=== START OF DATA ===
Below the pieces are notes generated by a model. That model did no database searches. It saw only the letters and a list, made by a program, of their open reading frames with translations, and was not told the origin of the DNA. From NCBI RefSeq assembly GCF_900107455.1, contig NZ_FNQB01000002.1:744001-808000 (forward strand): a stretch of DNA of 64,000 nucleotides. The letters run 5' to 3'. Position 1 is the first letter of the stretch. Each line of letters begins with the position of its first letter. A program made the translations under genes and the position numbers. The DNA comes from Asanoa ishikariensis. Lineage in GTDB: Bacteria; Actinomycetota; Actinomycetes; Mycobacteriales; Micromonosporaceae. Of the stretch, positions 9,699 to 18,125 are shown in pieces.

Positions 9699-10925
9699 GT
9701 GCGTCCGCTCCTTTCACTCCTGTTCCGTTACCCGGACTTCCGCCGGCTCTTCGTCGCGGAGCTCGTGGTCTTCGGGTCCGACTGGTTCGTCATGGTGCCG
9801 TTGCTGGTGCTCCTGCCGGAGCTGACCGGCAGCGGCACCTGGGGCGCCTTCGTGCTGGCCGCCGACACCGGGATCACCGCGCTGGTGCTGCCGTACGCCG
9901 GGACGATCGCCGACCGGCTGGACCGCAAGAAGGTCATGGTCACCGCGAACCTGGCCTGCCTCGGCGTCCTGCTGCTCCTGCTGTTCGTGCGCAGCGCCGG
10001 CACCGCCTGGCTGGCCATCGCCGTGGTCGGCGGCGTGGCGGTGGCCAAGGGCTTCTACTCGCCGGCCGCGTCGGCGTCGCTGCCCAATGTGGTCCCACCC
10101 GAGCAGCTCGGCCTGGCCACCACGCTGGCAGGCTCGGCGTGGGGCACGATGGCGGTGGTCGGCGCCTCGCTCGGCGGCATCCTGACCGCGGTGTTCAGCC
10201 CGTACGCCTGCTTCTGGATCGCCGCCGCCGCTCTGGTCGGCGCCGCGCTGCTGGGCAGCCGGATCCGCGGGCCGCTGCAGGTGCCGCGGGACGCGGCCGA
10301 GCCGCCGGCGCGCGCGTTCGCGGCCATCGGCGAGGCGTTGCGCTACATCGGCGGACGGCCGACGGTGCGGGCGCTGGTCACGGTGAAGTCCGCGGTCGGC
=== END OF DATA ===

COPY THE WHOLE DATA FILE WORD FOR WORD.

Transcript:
Below the pieces are notes generated by a model. That model did no database searches. It saw only the letters and a list, made by a program, of their open reading frames with translations, and was not told the origin of the DNA. From NCBI RefSeq assembly GCF_900107455.1, contig NZ_FNQB01000002.1:744001-808000 (forward strand): a stretch of DNA of 64,000 nucleotides. The letters run 5' to 3'. Position 1 is the first letter of the stretch. Each line of letters begins with the position of its first letter. A program made the translations under genes and the position numbers. The DNA comes from Asanoa ishikariensis. Lineage in GTDB: Bacteria; Actinomycetota; Actinomycetes; Mycobacteriales; Micromonosporaceae. Of the stretch, positions 9,699 to 18,125 are shown in pieces.

Positions 9699-10925
9699 GT
9701 GCGTCCGCTCCTTTCACTCCTGTTCCGTTACCCGGACTTCCGCCGGCTCTTCGTCGCGGAGCTCGTGGTCTTCGGGTCCGACTGGTTCGTCATGGTGCCG
9801 TTGCTGGTGCTCCTGCCGGAGCTGACCGGCAGCGGCACCTGGGGCGCCTTCGTGCTGGCCGCCGACACCGGGATCACCGCGCTGGTGCTGCCGTACGCCG
9901 GGACGATCGCCGACCGGCTGGACCGCAAGAAGGTCATGGTCACCGCGAACCTGGCCTGCCTCGGCGTCCTGCTGCTCCTGCTGTTCGTGCGCAGCGCCGG
10001 CACCGCCTGGCTGGCCATCGCCGTGGTCGGCGGCGTGGCGGTGGCCAAGGGCTTCTACTCGCCGGCCGCGTCGGCGTCGCTGCCCAATGTGGTCCCACCC
10101 GAGCAGCTCGGCCTGGCCACCACGCTGGCAGGCTCGGCGTGGGGCACGATGGCGGTGGTCGGCGCCTCGCTCGGCGGCATCCTGACCGCGGTGTTCAGCC
10201 CGTACGCCTGCTTCTGGATCGCCGCCGCCGCTCTGGTCGGCGCCGCGCTGCTGGGCAGCCGGATCCGCGGGCCGCTGCAGGTGCCGCGGGACGCGGCCGA
10301 GCCGCCGGCGCGCGCGTTCGCGGCCATCGGCGAGGCGTTGCGCTACATCGGCGGACGGCCGACGGTGCGGGCGCTGGTCACGGTGAAGTCCGCGGTCGGC